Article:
Bere Regis Village website
Between 1830 and 1939 various trade directories were printed every few years. They detail the gentry as well as traders in the village. The period covered coincides with a time when many shops were operating in the village. At the height of commercial activity in the late 19th and early 20th centuries, there were between fifteen and twenty shops of all kinds. Today there are just three including the Post Office.

Pigot's 1830 Description of Bere Regis

"Is a village and parish in the hundred of its name, 12 miles from London, and 8 from Blandford. Its name is derived from the small river Beer, upon which it is seated; and from its having been anciently a royal demesne. Queen Elfrida had a seat here, to which she retired immediately after the murder of her son-in-law, Edward the Martyr. This place had the charter of a market granted to it by King John, and was constituted a borough by Edward 1. It may hence be supposed that Beer was of more importance in those days than at present, for it is now so inconsiderable that the market has fallen into disuse. The inhabitants are mostly employed in agriculture, and the cutting of wood for making faggots ; the country around here being more rich in wood than any other part in the south of Devon. The parish church is a small edifice; the living is a vicarage, of which the Rev. Carrington Ley is the incumbent. Here are two meeting-houses for dissenters, and an endowed school for educating and clothing eight boys. A fair is held at Woodbury hill, about half a mile distant, on the 18th of September and three following days. The parish of Beer-Regis, including the tything of Shy-Herton, contained by the last returns, 1,080 inhabitants." GENTRY & CLERGY Rev Thomas Burgess Barker William Brewer, esq., Milborne John Stanley Wanley Sawbridge Erle Drax, esq., Charborough Park Mr Frampton, esq., Moreton Rev Carrington Ley (vicar) Rev George Pickhard, Bloxworth Thomas Pickhard, esq., Bloxworth House Morton Pleydell, esq., Watcombe PUBLIC HOUSES Drax's Arms, James Kitcat Royal Oak, John Casher SHOPKEEPERS & TRADERS James Bryer Ash, carpenter John Battrick, shoemaker William L. Bellows, shopkeeper William Biles, smith Joseph Brydle, tailor and draper Peter Case, linen draper Joseph Clinch, tailor Joshua Gallop, grocer & Henry Gaulton, cabinet maker John Gould, grocer and confectioner Edward Hibbs, smith Edward Hibbs, linen draper Robert Hoare, bricklayer Giles Homer, tin-plate worker Henry House, carpenter Thomas Lane, tailor William Lane, shoemaker Benjamin Whitehead Lewis, grocer, draper, and spirit merchant William Northover, painter &c Thomas Nott, surgeon James Rossiter, miller, Beer Marsh John Shave, saddler &c Francis Shepherd, painter & glazier Thomas Shepherd, bricklayer Robert Strand, miller Ann Vincent, shopkeeper John Vincent, bricklayer William White, cooper John Winshall, carpenter James Winsor, ironmonger John Woolfreys, shoemaker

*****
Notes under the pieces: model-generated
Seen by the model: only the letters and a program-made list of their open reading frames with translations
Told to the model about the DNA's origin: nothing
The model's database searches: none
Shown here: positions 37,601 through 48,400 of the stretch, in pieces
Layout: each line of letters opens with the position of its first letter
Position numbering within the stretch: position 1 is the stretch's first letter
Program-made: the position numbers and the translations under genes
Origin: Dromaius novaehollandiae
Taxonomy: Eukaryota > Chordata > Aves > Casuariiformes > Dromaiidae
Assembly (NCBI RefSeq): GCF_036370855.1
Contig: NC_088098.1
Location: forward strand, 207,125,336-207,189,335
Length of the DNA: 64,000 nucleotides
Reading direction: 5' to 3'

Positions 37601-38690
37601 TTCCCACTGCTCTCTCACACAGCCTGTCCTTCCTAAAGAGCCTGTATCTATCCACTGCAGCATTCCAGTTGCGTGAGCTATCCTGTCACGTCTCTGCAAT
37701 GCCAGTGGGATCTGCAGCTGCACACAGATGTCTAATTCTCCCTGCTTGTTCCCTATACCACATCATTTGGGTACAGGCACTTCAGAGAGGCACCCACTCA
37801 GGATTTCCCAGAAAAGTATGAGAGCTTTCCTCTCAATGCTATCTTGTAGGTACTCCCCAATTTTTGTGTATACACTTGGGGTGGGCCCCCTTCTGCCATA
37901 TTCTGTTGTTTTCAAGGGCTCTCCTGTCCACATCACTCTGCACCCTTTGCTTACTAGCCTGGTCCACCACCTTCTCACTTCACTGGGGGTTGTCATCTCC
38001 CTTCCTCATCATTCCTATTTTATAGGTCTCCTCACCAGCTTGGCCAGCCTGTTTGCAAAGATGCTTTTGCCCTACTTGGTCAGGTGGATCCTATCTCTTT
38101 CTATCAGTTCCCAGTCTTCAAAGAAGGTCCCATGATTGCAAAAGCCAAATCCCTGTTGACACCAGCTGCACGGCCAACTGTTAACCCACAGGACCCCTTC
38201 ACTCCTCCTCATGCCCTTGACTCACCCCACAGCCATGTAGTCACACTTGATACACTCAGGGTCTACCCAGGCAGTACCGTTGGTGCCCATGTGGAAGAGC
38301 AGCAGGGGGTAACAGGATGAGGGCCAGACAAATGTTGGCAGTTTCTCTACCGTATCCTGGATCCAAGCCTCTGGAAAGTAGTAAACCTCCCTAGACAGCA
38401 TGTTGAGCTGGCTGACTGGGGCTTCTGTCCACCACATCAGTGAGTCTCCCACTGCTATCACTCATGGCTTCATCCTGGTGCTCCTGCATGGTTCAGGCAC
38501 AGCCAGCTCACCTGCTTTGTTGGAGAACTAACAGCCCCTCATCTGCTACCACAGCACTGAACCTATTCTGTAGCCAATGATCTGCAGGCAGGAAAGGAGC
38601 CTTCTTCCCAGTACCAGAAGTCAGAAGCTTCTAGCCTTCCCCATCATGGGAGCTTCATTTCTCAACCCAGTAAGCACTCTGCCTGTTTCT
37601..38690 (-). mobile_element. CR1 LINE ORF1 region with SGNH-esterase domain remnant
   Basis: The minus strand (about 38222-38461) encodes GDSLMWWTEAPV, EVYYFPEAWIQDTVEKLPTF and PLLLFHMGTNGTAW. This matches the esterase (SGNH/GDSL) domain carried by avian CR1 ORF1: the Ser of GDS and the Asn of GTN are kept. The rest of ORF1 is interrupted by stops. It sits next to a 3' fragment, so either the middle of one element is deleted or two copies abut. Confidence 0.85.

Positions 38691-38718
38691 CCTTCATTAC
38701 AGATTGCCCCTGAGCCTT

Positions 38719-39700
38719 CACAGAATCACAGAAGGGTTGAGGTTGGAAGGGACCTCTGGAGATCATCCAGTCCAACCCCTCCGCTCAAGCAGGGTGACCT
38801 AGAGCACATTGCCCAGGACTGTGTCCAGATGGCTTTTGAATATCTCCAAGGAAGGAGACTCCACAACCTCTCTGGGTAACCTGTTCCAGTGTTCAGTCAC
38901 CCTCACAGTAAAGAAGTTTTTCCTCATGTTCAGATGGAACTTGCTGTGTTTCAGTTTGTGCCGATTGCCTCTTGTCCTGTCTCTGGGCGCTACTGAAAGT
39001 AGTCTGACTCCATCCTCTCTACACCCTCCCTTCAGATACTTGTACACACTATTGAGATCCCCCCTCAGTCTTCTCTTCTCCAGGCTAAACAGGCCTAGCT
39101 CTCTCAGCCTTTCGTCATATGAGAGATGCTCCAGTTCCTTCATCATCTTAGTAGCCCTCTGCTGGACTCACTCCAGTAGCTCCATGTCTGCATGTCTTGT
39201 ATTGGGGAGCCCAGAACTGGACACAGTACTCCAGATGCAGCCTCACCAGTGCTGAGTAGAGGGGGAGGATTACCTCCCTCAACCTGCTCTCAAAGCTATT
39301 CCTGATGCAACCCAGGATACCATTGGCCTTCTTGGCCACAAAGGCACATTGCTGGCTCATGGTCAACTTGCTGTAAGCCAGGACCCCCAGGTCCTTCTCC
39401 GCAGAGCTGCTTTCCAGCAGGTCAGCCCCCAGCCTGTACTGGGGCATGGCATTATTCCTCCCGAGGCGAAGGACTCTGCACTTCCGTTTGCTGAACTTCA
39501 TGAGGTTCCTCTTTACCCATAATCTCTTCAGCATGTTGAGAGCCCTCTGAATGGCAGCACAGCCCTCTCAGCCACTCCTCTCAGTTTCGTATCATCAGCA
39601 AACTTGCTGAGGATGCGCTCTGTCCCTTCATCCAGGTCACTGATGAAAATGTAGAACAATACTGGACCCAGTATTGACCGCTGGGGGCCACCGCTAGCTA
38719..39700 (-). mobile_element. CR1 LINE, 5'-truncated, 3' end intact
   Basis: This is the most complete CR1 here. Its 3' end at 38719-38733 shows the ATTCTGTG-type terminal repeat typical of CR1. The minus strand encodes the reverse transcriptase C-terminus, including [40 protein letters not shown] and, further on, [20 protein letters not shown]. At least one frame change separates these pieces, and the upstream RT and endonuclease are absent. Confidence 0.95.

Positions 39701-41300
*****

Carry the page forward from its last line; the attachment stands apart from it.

Village Trade Directories 1830 -

1939

© 2003, Bere Regis Village Website.